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Wooden Crossties – A Major Competitor to Pallet Cants: The Market Suggests Continued Growth
Wooden Crossties Compete with Pallet Cants – Railroad crossties are the biggest competitor to the pallet industry for the cants or centers of hardwood logs. This article sheds light on this competitive market from the past to the present and future.
By Dr. Ed Brindley
Date Posted: 5/1/2010
As lumber supplies continue to be a challenge in the pallet industry, it is always a good idea to keep in mind competition for one’s raw material source. This article provides an overview of the wooden crosstie market from a pallet industry perspective. Because of the pressure on low-grade hardwood supplies, particularly hardwood cants, I am focusing attention here on the wood markets and the interaction of demand for both crossties and pallets.
What’s In A Crosstie?
As most pallet manufacturers know, particularly those in the eastern 2/3s of the country, the railtie industry is the biggest competitor to the pallet industry for low-grade hardwood cants. The center or heart of many hardwood logs can be boxed into either a railroad crosstie or a pallet cant. Other industries that use low-grade hardwood include oil field board roads, mining timbers, and truck beds, but ties are the biggest user of low-grade hardwoods after the pallet industry.
In addition, the railroad industry needs significant quantities of ties, and they have to plan ahead. Tie treaters buy green ties long before railroads use them for track maintenance or construction. Crossties are primarily made from hardwood trees, mostly species of oak. About 6-8% are softwood, usually Douglas fir. Ties are dried either by air seasoning in stacks open to the air for several months or by the Boulton process, where ties are treated in heating cylinders immersed in liquid creosote and under vacuum to drive off excess moisture. As much as a year may lapse between the time a green tie is cut and a treated tie is delivered to a railroad. According to the Railway Tie Association, dry ties average approximately 40 to 50% moisture on a dry wood basis. Because railroad specifications are more stringent than most pallet cants, a higher grade of log is required for crossties. For the reasons mentioned here, railroads are willing to pay more for a green tie on a board footage basis. Since railroads will pay more, they are going to get their share of logs from the supply line. If it comes down to competition, the tie market will pay enough if necessary to outbid the pallet industry.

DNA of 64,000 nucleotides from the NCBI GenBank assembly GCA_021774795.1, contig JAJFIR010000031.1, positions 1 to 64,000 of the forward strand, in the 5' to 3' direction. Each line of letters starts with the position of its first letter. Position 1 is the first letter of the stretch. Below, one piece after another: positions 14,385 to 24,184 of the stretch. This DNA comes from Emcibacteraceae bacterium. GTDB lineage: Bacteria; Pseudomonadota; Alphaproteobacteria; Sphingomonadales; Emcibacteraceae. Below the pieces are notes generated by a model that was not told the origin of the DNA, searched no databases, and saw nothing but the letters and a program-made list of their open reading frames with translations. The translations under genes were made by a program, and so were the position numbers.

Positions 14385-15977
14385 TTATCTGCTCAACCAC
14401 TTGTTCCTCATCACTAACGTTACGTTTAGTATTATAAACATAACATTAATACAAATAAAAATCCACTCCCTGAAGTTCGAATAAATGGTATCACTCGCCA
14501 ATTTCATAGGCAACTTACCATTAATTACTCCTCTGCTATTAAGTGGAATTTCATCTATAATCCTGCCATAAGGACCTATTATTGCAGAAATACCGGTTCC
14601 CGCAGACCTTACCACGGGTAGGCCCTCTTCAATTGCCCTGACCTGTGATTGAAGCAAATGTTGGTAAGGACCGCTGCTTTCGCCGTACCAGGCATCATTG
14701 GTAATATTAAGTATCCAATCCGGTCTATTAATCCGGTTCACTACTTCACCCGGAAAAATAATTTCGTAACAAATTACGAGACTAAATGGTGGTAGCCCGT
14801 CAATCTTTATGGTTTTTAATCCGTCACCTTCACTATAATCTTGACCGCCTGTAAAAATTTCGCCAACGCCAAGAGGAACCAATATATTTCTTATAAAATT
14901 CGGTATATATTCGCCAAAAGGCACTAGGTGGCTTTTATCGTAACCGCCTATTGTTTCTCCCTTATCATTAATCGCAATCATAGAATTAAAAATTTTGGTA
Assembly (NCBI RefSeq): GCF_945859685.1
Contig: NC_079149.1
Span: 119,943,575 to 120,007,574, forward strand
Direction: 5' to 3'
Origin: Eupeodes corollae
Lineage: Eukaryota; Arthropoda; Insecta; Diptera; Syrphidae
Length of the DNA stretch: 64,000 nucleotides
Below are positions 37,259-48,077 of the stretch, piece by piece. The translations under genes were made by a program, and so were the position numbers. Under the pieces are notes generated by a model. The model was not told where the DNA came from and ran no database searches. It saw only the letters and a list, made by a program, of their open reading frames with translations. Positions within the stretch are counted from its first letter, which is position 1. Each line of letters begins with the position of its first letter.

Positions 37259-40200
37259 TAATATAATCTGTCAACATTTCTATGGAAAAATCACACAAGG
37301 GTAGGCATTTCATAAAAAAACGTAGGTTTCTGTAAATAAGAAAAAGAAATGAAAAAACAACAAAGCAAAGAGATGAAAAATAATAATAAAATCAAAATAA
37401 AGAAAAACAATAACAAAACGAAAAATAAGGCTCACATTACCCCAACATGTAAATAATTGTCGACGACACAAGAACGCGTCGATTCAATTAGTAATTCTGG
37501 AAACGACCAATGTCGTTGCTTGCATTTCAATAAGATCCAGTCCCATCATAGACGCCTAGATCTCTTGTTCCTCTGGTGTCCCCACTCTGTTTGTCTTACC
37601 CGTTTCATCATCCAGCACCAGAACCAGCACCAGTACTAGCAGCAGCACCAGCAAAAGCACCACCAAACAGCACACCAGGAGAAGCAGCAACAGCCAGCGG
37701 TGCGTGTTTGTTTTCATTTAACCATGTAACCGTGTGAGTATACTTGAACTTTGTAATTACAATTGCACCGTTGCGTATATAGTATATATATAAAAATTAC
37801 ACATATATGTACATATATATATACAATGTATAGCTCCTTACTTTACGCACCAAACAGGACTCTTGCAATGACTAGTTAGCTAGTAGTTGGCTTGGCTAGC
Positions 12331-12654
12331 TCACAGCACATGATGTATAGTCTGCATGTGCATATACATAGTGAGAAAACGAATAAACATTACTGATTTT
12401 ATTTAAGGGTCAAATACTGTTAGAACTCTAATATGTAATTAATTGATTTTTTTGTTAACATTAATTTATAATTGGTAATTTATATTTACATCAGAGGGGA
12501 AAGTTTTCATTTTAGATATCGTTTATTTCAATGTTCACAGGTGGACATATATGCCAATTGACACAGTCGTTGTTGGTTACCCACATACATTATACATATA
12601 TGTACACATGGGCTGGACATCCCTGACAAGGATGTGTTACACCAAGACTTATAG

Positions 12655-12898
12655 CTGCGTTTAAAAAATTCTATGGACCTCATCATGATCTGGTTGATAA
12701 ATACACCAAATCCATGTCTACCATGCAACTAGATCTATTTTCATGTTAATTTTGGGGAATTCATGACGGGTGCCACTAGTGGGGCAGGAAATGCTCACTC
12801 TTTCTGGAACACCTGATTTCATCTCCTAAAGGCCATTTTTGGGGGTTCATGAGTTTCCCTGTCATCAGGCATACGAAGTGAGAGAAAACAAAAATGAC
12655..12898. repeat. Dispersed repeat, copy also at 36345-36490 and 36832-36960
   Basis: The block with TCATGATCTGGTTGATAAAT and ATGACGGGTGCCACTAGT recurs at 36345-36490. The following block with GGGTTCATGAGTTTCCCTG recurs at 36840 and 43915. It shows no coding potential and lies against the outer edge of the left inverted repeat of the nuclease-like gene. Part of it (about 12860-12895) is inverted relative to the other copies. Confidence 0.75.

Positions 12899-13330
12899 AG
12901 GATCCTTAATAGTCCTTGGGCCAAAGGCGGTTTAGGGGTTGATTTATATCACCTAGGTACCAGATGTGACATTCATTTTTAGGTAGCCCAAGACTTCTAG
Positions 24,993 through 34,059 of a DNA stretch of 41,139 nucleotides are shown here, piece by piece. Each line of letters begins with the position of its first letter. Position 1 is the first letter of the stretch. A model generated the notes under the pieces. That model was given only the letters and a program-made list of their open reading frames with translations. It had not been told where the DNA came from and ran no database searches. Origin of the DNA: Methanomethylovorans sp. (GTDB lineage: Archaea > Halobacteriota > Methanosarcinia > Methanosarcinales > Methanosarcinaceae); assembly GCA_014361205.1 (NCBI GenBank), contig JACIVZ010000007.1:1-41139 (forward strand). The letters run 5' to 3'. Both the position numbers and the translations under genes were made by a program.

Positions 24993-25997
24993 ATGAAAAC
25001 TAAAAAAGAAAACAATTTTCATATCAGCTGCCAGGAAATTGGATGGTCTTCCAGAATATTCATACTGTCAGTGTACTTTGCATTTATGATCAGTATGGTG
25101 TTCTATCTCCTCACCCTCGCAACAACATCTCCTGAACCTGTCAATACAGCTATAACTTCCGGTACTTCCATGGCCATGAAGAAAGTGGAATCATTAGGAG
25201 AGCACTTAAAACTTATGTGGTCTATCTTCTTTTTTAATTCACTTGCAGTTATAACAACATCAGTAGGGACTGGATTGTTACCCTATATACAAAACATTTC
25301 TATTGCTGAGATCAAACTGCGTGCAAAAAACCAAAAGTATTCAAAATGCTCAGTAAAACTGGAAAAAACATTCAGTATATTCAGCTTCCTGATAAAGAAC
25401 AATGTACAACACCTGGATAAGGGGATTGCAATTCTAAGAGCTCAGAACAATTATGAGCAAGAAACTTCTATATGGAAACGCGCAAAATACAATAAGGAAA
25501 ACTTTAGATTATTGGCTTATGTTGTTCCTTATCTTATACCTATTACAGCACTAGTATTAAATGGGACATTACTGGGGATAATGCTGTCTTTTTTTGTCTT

Ties are treated with creosote under pressure for preservative impregnation. Treatment standards are stated in the American Wood Protection Association (AWPA) standards. Most ties are treated to a gauge retention of seven pounds per cubic foot of wood. Refractory species, such as white oak and Douglas fir, are typically treated to the point where they refuse to absorb additional chemicals. Gauge retention is the amount of creosote injected into a charge of wood divided by the volume of wood in the charge. Some wood species are refractory or resistant to treatment. The average creosote retention in ties is in the range of six-eight pounds per cubic foot.
Expansion of the railroads in the late 1889s and early part of the 20th century helped make creosote the preferred treating chemical for a good portion of the treated wood market through WWII. It continues to be the chemical of choice for crossties.
Ties vary in size. The most common size is 7-inches by 9-inches by 8.5-feet long with a volume of 3.72 cubic feet. The average tie contains about 20 pounds of creosote. Not too many years ago 6x8 ties were common, but the 7x9 has become dominant in the market. Switchties are often longer because of the difference in their application requirements. The standard railroad tie is 8-1/2 feet long with some railroads still using a limited number of nine foot long ties.
The Demand for Ties